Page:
After traveling to Bethesda for a mystery writers’ conference, Jessica Fletcher decides she’s earned a vacation and takes a train to Columbia, South Carolina, to visit her old college friend Dolores, who has recently married her third husband, Willis Nickens, a wealthy and cutthroat businessman. They’ve moved into an opulent historic home with plenty of space for guests, and Jessica is ready for a week of shopping, gossiping, and relaxing at the grand estate.
But the morning after she arrives, Jessica discovers Willis facedown in the koi pond, and despite what the police think, she’s sure foul play is involved. She hadn’t known Willis long, but it’s clear to her that he didn’t concern himself with making friends. The question isn’t if her friend’s husband was murdered but by whom.
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As I carefully made my way down the steps from the business class car at the rear of the Amtrak train, Dolores Nickens stood on the station platform waving both arms, her gold bracelets flashing in the bright South Carolina sun. The instant I stepped onto the platform she grabbed me in a crushing hug. I'm sure she pressed out a few of the wrinkles my tan linen suit had collected on the long ride south from Washington, DC.
"Jessica Fletcher! It's been far too long." She held me at arm's length and eyed me critically from the top of my head to the soles of my beige pumps. "My goodness, you never age!"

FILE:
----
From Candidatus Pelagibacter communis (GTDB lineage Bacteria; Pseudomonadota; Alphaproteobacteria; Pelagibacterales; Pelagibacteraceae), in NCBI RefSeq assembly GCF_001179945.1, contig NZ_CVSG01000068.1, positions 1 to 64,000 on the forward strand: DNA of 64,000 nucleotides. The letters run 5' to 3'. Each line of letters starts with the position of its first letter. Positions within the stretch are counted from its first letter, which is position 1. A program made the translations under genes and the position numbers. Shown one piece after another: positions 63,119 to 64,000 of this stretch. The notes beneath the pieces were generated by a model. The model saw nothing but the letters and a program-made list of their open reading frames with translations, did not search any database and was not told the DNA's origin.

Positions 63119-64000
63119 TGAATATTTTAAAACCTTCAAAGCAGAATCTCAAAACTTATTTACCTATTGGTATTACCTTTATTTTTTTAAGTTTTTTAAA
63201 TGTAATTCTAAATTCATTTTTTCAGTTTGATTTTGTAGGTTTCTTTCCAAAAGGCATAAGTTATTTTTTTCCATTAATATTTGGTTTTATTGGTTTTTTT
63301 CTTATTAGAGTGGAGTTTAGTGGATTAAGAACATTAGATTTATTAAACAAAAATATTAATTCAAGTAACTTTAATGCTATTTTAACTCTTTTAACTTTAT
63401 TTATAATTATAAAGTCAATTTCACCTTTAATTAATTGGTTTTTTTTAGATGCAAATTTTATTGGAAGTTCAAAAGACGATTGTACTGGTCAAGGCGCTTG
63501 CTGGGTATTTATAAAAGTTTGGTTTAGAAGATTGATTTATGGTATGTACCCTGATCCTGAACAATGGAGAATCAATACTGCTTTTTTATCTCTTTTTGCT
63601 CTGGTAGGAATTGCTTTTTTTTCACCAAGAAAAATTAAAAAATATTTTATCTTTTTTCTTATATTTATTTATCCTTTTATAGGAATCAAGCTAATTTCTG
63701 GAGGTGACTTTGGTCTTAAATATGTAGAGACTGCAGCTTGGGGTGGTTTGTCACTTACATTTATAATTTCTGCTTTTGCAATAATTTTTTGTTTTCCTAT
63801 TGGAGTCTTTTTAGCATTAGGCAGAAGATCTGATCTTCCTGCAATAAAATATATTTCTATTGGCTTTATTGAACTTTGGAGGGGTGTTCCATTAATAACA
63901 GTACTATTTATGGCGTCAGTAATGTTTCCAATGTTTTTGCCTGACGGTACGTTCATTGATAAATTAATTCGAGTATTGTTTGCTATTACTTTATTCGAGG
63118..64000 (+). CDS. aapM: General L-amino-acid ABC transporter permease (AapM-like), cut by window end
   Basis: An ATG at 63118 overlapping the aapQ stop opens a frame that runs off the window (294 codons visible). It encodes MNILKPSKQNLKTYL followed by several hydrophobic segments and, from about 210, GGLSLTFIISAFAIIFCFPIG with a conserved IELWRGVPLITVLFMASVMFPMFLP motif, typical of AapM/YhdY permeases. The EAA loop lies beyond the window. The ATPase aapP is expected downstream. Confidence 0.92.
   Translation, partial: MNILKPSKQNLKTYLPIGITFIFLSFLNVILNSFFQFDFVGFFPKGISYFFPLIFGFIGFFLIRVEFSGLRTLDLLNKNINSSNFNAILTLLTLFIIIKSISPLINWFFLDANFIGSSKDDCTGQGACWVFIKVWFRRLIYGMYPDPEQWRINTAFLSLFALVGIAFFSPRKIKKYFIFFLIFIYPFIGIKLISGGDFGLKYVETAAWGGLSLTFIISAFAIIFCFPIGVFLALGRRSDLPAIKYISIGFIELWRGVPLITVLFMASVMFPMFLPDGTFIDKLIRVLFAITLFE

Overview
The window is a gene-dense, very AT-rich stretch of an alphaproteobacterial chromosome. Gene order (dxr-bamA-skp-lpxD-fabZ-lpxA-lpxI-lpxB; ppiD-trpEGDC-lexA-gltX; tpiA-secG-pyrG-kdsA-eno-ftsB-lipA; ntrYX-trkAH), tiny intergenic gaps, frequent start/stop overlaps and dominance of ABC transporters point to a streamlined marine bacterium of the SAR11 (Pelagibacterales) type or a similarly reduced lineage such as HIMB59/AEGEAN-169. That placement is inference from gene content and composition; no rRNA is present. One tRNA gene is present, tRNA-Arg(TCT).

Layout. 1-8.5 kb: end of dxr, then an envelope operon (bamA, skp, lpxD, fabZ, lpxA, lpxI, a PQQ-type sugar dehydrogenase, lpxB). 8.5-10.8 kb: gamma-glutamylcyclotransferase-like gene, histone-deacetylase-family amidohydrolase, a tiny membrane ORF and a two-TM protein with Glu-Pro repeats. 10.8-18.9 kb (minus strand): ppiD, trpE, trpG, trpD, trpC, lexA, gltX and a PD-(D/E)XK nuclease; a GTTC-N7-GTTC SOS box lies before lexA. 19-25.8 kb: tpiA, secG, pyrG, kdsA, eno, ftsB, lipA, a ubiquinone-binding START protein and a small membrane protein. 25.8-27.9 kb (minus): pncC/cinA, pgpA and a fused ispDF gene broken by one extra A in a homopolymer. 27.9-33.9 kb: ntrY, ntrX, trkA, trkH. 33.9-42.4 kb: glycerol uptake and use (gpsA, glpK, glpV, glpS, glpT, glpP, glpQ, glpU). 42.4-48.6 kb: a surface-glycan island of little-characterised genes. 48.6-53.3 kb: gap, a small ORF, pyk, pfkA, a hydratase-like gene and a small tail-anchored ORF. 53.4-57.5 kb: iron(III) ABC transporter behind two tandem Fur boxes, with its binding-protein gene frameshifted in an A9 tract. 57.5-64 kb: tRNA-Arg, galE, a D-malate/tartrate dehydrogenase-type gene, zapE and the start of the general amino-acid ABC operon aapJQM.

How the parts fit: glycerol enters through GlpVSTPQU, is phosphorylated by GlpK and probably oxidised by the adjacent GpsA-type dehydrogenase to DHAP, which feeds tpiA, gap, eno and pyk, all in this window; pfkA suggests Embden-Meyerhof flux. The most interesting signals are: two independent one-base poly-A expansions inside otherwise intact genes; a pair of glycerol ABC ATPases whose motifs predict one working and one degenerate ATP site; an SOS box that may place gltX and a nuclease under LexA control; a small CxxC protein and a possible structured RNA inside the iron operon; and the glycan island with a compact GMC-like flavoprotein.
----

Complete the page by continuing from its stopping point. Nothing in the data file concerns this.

When Dolores started to lean in again, I took two quick steps backward to save myself from another colossal squeeze and said, "I can't tell you how sorry I am to have missed your wedding. By the time I received my invitation, my nephew Grady had already asked me to babysit while he and Donna went on an anniversary cruise, although their son, Frank, objects strenuously to the term 'babysitting.' He claims to be quite grown up."
"Ah, the young ones-if only they knew how fast the years go." Dolores tucked her hand into the crook of my arm.
"He's like the proverbial weed, already as tall as my shoulder. Anyway, no matter what his parents call it, he and I have agreed that my official title is 'the adult in the house' whenever Grady and Donna are away."
Dolores laughed. "That's so like you. Always quick with a diplomatic solution. Do you remember sophomore year when I roomed with Lila Huggins, that redhead who always just knew she would be a famous artist one day? When she announced she'd decided to paint a jungle mural complete with lush green trees and assorted wild animals on every wall in our tiny room, you, my dear Jess, saved the day and probably prevented me from lifelong recurring nightmares of cheetahs and panthers and what all."
"I merely told her that since she was going to be so famous in a few short years, she surely didn't want to waste her time and effort painting murals since they aren't portable. How could she leave her masterpieces behind once we graduated? I suggested that she paint her vision of the jungle on those superlarge canvases that were stored in the basement of the arts building. When fame hit she could have them shipped to galleries anywhere in the world."
"And three months later she changed her major from fine arts to psychology. Today she is a well-known Hollywood shrink, appearing on television talk shows all the time. Who knew?" Dolores chuckled.
A porter carried my luggage off the train and, without missing a beat in her nonstop reminiscences, Dolores led us to the parking lot.
She stopped in front of a snazzy red convertible and swept her arm across the hood. "Voilˆ! A Porsche 911 Carrera Cabriolet. What do you think?"